Thursday, 7 August 2014

Transistor Matching.

This page is part of my exploration re transistor matching.
There are lots of transistor matching circuits out there.
Many ways but the question is which to use. ???
The TTSH build required matched transistors in the filter section.
I matched them via hFE ... not by the usual the Vbe (base-emitter voltage).

I'm hoping I'll get away with it for that instance. However, the TTSH VCA section requires more matched trannies. So it's time I guess to bite the bullet.

Moog has a classic transistor checker schematic (from the mini-moog manual).
Here one current drives another current through the transistors and you need to measure the voltages between the base & emitter. It calls for a +/- 10V supply and needs a really accurate volt meter.

There is a variation of this circuit on
It uses a +/-15V supply, a 741 op-amp & 3 resistors.

 The Op-amp is a 741. (Pin 6 of the 741 connects to the base of the 3904)

 Here are some pics of the breadboarded circuit. (just for the NPN 3904 trannie).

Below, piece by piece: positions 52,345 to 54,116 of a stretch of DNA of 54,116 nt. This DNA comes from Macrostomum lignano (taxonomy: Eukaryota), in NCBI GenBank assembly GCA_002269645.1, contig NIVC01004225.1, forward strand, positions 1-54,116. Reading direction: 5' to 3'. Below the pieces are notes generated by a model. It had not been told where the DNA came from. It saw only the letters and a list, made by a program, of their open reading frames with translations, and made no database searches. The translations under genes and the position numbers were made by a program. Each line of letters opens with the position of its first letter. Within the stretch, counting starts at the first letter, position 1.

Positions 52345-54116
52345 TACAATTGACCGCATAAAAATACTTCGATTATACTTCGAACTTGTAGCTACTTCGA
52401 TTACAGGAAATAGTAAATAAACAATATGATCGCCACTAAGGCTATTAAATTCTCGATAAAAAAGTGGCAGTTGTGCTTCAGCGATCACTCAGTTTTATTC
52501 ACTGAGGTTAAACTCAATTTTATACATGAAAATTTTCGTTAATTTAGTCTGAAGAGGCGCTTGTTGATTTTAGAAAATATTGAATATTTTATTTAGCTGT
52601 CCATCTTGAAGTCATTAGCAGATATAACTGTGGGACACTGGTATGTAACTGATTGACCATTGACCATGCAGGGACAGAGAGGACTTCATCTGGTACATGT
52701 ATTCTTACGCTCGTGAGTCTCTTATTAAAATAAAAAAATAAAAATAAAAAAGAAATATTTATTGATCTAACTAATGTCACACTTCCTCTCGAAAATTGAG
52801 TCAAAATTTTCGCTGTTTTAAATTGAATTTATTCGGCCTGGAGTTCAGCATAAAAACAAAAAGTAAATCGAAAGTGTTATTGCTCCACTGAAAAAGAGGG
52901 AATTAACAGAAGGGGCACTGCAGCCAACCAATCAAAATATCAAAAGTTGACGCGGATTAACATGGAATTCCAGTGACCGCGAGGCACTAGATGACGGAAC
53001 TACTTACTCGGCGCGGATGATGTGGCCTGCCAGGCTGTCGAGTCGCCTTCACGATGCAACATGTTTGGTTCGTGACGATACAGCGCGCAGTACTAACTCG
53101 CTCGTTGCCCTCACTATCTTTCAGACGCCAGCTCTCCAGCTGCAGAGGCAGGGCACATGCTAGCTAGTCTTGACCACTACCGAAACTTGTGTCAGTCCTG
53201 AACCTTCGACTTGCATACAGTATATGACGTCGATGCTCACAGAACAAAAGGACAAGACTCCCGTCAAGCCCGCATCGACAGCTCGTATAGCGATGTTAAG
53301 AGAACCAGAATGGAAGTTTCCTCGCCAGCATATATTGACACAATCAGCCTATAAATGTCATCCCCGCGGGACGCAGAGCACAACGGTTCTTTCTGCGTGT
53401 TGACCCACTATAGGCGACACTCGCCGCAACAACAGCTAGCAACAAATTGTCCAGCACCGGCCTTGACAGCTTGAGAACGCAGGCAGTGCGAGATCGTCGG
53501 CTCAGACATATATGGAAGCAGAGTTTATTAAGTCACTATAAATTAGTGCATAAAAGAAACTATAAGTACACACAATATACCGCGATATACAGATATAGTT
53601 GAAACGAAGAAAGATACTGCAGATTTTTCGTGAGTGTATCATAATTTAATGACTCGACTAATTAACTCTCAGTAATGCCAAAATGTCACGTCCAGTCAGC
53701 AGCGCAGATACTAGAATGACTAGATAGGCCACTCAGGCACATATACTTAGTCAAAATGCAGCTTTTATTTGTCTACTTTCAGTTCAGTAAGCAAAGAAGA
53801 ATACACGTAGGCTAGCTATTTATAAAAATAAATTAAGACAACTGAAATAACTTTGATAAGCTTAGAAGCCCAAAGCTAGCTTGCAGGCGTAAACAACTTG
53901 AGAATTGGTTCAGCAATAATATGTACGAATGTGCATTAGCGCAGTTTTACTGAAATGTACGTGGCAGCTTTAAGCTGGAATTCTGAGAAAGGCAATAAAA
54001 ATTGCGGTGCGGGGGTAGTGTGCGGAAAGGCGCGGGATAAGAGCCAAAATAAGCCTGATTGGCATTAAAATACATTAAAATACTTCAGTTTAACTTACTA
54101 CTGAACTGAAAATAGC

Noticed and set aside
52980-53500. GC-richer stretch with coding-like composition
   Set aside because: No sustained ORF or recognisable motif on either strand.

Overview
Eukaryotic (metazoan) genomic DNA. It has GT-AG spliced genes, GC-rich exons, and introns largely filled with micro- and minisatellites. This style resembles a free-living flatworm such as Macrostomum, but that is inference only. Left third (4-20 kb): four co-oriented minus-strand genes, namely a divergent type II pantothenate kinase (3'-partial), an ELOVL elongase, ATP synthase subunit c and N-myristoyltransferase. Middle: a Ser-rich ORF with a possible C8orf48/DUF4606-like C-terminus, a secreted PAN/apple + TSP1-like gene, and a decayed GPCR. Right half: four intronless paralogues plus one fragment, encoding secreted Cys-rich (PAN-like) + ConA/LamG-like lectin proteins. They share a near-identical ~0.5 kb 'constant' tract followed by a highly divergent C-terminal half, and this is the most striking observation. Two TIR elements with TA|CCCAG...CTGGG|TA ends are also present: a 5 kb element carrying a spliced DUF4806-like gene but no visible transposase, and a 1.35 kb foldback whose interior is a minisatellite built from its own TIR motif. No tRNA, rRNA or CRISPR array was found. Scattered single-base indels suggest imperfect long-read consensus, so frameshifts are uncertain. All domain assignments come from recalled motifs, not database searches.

It seems to work though there is lots of voltage fluctuation
Very temp sensitive.

Ian Fritz also has a transistor matching circuit.
You can download it here.

This is a breadboard of the Fritz transistor matcher.
The crossed resistors need to be matched as closely as possible. I guess a variable trim-pot could also be used to get a closer matching between the resistors.

I kinda like it more than the Moog circuit. It's definitely much simpler using just 3 resistors & a diode.

The voltage on the multimeter is the difference between the two transistors. In an ideal world of perfectly matched resistors & transistors the voltage would be zero.

This particular batch of 3906s seem to vary by 0.5 to 4 millivolts.

For completeness here are a few more links to blogs, websites which discuss transistor matching.
Hopefully you will find this useful.

Muffs has a cool thread for DIY Transistor matching if you finally wish to go down this path..
matching transistors - DIY
The famous minimoog tester of Dr. Robert Moog.

MFOS has a great page on how to build transistor matchers.
(MFOS Practical Transistor Matching)

I might try this MFOS matcher later if the earlier attempts aren't successful.

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